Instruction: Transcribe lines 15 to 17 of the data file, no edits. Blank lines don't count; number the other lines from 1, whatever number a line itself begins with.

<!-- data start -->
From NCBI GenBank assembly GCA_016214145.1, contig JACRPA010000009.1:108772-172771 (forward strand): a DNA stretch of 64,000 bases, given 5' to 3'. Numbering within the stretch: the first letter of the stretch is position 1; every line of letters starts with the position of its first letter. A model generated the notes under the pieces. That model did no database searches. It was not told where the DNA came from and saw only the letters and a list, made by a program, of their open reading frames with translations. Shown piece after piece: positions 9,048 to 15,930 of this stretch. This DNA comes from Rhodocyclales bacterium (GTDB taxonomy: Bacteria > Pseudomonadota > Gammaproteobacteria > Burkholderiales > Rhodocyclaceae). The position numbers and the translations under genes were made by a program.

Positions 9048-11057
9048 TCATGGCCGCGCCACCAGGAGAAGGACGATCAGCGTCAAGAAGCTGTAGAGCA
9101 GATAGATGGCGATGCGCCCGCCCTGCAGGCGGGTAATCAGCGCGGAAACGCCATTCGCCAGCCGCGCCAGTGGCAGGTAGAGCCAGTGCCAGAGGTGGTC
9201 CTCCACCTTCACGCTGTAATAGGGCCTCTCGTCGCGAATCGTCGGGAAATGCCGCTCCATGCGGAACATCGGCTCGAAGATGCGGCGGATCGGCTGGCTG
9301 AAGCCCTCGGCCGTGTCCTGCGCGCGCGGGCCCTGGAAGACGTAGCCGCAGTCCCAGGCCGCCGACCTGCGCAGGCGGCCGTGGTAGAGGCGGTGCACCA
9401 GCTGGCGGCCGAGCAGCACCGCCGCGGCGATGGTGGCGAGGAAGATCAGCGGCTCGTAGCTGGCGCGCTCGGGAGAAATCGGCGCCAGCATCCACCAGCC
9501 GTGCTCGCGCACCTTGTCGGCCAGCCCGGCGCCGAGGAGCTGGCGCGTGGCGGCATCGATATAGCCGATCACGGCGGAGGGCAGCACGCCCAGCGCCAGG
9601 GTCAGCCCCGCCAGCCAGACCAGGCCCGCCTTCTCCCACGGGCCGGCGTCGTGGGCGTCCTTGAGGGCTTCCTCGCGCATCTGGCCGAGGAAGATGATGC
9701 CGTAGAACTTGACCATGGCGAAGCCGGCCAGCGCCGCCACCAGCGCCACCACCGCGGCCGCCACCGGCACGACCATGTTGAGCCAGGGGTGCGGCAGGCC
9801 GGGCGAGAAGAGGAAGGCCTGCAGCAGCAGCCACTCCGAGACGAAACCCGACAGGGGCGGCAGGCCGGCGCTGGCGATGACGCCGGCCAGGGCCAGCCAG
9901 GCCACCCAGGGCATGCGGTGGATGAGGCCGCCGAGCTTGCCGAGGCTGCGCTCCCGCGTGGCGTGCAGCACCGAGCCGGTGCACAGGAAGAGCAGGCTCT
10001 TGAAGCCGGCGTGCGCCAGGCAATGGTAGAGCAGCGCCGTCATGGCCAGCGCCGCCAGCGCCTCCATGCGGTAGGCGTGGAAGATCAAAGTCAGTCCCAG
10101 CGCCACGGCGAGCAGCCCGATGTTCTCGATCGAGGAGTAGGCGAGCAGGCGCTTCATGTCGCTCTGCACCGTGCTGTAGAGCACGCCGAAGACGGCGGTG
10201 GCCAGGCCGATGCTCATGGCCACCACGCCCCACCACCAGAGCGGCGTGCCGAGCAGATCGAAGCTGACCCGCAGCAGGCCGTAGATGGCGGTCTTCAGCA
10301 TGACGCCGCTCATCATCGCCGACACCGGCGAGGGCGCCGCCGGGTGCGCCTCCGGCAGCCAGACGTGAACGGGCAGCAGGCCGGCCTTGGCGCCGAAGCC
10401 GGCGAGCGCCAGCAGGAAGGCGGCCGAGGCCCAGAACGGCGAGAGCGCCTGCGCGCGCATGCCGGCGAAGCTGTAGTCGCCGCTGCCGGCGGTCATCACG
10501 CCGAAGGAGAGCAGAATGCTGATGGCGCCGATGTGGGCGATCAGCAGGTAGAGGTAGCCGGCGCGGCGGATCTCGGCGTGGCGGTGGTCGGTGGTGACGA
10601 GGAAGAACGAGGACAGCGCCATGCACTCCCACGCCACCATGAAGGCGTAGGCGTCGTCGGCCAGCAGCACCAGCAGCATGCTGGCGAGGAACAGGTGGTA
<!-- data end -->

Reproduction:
10201 GCCAGGCCGATGCTCATGGCCACCACGCCCCACCACCAGAGCGGCGTGCCGAGCAGATCGAAGCTGACCCGCAGCAGGCCGTAGATGGCGGTCTTCAGCA
10301 TGACGCCGCTCATCATCGCCGACACCGGCGAGGGCGCCGCCGGGTGCGCCTCCGGCAGCCAGACGTGAACGGGCAGCAGGCCGGCCTTGGCGCCGAAGCC
10401 GGCGAGCGCCAGCAGGAAGGCGGCCGAGGCCCAGAACGGCGAGAGCGCCTGCGCGCGCATGCCGGCGAAGCTGTAGTCGCCGCTGCCGGCGGTCATCACG